The “label” directive groups filter and output for internal routing. “label” reduces the complexity of tag handling.

Here is a configuration example. “label” is built-in plugin parameter so @ prefix is needed.

<source>
 @type forward
</source>

<source>
 @type tail
 @label @SYSTEM
</source>

<filter access.**>
 @type record_transformer
 <record>
   # ...
 </record>
</filter>
<match **>
 @type elasticsearch
 # ...
</match>

<label @SYSTEM>
 <filter var.log.middleware.**>
   @type grep
   # ...
 </filter>
 <match **>
   @type s3
   # ...
 </match>
</label>

In this configuration, forward events are routed to record_transformer filter / elasticsearch output and in_tail events are routed to grep filter / s3 output inside @SYSTEM label.

“label” is useful for event flow separation without tag prefix.

ERROR label


@ERROR label is a built-in label used for error record emitted by plugin’s emit_error_event API.

If you set <label @ERROR> in the configuration, events are routed to this label when emit related error, e.g. buffer is full or invalid record.

(6) Re-use your config: the “@include” directive
Directives in separate configuration files can be imported using the @include directive::

# Include config files in the ./config.d directory
@include config.d/*.conf

The @include directive supports regular file path, glob pattern, and http URL conventions::

# absolute path
@include /path/to/config.conf

# if using a relative path, the directive will use
# the dirname of this config file to expand the path
@include extra.conf

# glob match pattern
@include config.d/*.conf

# http
@include http://example.com/fluent.conf

Note for glob pattern, files are expanded in the alphabetical order. If you have a.conf and b.conf, fluentd parses a.conf first. But you should not write the configuration depends on this order. It is so error prone. Please separate @include for safety.

# If you have a.conf,b.conf,...,z.conf and a.conf / z.conf are important...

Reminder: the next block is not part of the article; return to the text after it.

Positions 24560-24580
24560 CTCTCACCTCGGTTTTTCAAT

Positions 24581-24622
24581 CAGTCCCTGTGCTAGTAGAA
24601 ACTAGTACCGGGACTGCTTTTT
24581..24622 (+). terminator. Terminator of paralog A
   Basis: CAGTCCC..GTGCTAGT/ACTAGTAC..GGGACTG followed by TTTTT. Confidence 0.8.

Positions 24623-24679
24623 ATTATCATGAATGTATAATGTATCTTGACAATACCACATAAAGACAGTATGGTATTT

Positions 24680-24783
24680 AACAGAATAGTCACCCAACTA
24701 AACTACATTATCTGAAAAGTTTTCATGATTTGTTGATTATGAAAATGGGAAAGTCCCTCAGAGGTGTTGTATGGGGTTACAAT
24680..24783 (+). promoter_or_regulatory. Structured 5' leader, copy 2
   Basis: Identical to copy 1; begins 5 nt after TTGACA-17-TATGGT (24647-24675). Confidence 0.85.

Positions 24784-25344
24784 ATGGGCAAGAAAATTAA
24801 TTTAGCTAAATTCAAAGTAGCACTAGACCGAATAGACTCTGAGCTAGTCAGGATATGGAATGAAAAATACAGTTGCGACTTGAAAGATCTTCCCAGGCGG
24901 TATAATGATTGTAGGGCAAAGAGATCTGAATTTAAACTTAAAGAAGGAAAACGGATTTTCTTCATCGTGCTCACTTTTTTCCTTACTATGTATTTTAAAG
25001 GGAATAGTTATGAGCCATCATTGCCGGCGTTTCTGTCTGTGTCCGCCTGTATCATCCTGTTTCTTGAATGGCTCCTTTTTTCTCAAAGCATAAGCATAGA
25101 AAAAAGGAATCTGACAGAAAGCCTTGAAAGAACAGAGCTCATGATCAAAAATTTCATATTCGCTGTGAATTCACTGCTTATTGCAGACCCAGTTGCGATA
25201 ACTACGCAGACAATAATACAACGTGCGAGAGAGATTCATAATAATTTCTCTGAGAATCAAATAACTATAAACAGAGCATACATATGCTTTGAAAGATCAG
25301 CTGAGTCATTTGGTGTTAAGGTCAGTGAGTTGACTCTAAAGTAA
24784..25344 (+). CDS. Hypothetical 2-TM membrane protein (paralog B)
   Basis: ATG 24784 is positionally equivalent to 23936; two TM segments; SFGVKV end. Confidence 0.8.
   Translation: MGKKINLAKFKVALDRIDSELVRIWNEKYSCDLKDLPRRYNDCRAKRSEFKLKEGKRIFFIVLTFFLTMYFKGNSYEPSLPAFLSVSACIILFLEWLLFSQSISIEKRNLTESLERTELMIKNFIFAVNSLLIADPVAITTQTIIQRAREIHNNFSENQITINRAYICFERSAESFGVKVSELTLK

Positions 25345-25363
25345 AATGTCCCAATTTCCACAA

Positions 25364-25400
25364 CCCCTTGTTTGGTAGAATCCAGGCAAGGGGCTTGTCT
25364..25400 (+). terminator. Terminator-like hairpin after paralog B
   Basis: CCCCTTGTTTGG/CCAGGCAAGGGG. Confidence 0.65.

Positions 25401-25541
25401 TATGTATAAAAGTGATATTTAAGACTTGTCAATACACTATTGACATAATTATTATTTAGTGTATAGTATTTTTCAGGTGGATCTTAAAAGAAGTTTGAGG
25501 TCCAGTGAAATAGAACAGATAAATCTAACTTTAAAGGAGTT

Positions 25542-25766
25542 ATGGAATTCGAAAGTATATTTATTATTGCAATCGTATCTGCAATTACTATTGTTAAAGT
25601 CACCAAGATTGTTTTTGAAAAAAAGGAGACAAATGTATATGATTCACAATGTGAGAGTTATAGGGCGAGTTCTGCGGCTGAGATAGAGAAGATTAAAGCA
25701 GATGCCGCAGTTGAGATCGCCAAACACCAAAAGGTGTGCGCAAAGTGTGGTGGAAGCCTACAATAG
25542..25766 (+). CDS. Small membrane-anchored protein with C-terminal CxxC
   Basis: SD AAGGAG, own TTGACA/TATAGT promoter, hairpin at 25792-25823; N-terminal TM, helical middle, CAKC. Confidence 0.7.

# This is bad
@include *.conf

# This is good
@include a.conf
@include config.d/*.conf
@include z.conf

Supported Data Types for Values

Each parameter’s type should be documented. If not, please let the plugin author know.

Common plugin parameter

  • @type: Specify plugin type

  • @id: Specify plugin id. in_monitor_agent uses this value for plugin_id field

  • @label: Specify label symbol. See label section

  • @log_level: Specify per plugin log level. See Per Plugin Log section

Format tips
This section describes useful features in configuration format.

Multi line support for array and hash values


You can write multi line value for array and hash values.

array_param [
 "a", "b"
]
hash_param {
 "k":"v",
 "k1":10
}

Fluentd assumes [ or { is a start of array / hash. So if you want to set [ or { started but non-json parameter, please use ’ or “.
Example1: mail plugin::

<match **>
 @type mail
 subject "[CRITICAL] foo's alert system"
</match>

Example2: map plugin::

<match tag>
 @type map
 map '[["code." + tag, time, { "code" => record["code"].to_i}], ["time." + tag, time, { "time" => record["time"].to_i}]]'
 multi true
</match>

We will remove this restriction with configuration parser improvement.

"foo" is interpreted as foo, not "foo"


" is a quote character of string value. It causes the different behaviour between v0.12 and old format in v0.10.

str_param "foo"
  • In v0.12, str_param is foo

  • In v0.10 without --use-v1-config, str_param is "foo"

Embedded Ruby code


Embedded Ruby code


You can evaluate the Ruby code with #{} in " quoted string. This is useful for setting machine information like hostname.

host_param "#{Socket.gethostname}" # host_param is actual hostname like `webserver1`.

config-xxx mixins use “${}”, not “#{}”. These embedded configurations are two different things.

In double quoted string literal, \ is escape character


\ is interpreted as escape character. You need \ for setting ", \r, \n, \t, \ or several characters in double-quoted string literal.

str_param "foo\nbar" # \n is interpreted as actual LF character

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原创文章,作者:stanley,如若转载,请注明出处:http://www.178linux.com/13316